One often hears/reads that with SSL or better an VPN your data is safe even if the WLAN is not secure.

I don't understand much about Handshakes and SSL or VPN security but it was always hard to believe that one could establish a secure connection over an malicious one. Since I now more often use public WLANs, this becomes an issue for me, so I started reading a bit, but the answers are always a bit vague. So maybe an example is the better way to explain/ask what I mean.

Let's say you are in a library with an unencrypted WLAN. Somebody brought his Pineapple 5 one hour before I arrive at the library, fakes the SSID of that network.

An hour later I arrive, start my laptop and login into the WLAN of the library, but little do I know, it has the same name and the landing page looks similar, but the hacker redirected me to his fake site. He now has for sure my login for the library - which is bad but not my main concern.

I see that I now have a established connection to the WLAN. Now I start my Cyberghost VPN and connect with it everything goes well.

Are the passwords that go through this channel secure?

In my head the answer would be: "How on earth should it be secure??" if the hacker can read the negotiation like "use AES, 256 bit, and the private key is XXX" he can "unwind" the encryption and read the cleartext of my communication or am I missing something?

  • Read up on public key infrastructure (PKI), digital certificates and digital signatures... – Kinnectus Jul 22 at 16:30
  • I did and i found it a) confusing and b) imprecise in regard to answer this questions.. – user54512 Jul 23 at 8:40
  • I wrote it in Harries comment section but want to have it for everybody. Adding some detail regarding how cyberghost works (it sounds like a lot of marketing bs, but there is some information in it): "CyberGhost VPN operates using a protected surfing encryption based on the SSL standard (RSA procedure) which, unlike the procedures used by rival products, creates both the public and private keys directly and individually on the users system. This prevents Man in the middle attacks that are possible if key pairs are created on the server." – user54512 Jul 23 at 16:31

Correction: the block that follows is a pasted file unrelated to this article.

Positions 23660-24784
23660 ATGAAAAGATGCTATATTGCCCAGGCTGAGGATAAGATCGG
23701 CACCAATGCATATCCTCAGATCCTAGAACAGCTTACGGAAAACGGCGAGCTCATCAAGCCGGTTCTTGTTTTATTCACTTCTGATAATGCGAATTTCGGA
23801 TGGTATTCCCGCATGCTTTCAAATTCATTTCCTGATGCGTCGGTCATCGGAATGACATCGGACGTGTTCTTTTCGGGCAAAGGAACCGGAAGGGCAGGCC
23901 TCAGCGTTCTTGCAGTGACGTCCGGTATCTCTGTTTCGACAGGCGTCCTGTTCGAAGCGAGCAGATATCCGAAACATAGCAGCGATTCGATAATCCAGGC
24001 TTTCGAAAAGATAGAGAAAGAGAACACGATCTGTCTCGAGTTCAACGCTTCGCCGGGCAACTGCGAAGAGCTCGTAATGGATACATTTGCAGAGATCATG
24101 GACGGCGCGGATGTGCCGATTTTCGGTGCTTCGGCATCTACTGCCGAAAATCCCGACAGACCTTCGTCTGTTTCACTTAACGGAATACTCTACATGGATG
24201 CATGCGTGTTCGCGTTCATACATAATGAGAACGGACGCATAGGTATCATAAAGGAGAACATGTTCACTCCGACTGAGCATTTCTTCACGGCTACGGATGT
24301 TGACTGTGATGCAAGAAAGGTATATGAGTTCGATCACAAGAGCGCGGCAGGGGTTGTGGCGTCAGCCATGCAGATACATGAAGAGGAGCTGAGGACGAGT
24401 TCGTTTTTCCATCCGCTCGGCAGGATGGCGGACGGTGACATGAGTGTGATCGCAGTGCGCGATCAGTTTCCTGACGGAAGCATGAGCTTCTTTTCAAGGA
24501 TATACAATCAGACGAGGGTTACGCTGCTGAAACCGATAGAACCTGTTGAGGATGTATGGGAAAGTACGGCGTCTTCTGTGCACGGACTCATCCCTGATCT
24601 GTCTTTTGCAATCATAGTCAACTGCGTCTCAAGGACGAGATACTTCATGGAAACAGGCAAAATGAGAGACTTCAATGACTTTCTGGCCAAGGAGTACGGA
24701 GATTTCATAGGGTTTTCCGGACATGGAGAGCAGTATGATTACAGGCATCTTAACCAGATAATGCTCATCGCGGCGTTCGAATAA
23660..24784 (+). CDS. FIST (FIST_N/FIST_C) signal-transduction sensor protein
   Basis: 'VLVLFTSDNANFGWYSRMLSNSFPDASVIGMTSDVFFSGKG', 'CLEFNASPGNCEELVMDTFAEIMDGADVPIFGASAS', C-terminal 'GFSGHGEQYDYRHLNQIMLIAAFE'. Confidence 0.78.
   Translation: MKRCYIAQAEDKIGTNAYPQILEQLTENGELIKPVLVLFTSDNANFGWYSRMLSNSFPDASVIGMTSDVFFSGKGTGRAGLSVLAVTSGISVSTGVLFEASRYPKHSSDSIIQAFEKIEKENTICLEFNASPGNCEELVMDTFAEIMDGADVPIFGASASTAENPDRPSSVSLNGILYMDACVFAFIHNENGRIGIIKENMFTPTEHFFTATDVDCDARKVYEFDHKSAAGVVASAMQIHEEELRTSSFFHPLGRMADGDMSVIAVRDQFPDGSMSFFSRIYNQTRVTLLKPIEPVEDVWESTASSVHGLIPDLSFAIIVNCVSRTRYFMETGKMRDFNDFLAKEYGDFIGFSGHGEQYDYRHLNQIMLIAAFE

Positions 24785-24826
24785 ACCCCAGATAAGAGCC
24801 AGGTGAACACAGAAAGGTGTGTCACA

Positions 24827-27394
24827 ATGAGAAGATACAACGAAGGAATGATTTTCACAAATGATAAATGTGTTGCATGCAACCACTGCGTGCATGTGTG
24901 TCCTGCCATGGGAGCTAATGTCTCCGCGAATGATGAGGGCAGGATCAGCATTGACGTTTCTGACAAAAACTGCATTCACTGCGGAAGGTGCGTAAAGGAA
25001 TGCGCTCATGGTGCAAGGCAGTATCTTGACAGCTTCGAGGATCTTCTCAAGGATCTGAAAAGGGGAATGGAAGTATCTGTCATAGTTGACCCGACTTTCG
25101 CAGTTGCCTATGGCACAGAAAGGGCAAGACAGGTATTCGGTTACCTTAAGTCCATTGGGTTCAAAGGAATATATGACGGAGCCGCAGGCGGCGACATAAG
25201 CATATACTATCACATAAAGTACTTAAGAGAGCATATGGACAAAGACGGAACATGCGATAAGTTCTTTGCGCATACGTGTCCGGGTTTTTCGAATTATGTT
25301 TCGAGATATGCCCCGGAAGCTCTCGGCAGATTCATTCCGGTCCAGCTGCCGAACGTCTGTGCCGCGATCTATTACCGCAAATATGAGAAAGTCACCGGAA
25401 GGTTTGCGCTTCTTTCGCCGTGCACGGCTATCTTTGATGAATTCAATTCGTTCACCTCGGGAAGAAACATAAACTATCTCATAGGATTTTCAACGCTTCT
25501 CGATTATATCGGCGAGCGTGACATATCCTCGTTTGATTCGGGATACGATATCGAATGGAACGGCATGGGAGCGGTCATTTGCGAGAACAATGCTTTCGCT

• Instead of adding information as comments, add them to your question! – Daniel B Jul 24 at 9:35
  • @Daniel B: Well i couldn't as you know. But thanks for the handy link. How much Reputation do i need to edit my postings or how does this work? – user54512 Jul 24 at 19:24

This is actually a good question and not as simple as it looks. The actual answer of whether a VPN protects against Man In The Middle (MiTM) attacks depends a lot on the implementation of the VPN software and on where in the chain of communication has the attacker gained entrance.

In the simple case you outlined, the element you forgot is the certificate returned by the VPN server. The client can verify the server's public key by consulting the issuing Certificate Authority. This public key lets him talk to the VPN server, but only the VPN server has the private key required to decode the message, so the MiTM attacker is left clueless as to what is going on.

HTTPS works in somewhat the same manner as VPN, so is also a good protection, although no protection is ever perfect.

Useful resources:

Visual description of the process:

enter image description here

  • Hi harrymc, i searched the web about how Cyberghost handles this and it states: "CyberGhost VPN operates using a protected surfing encryption based on the SSL standard (RSA procedure) which, unlike the procedures used by rival products, creates both the public and private keys directly and individually on the users system. This prevents Man in the middle attacks that are possible if key pairs are created on the server." Could you elaborate how the answer changes given that information? Unfortunately i don't get very far with it, it is a bit hard to imagine how my machine can do everything.. – user54512 Jul 23 at 16:22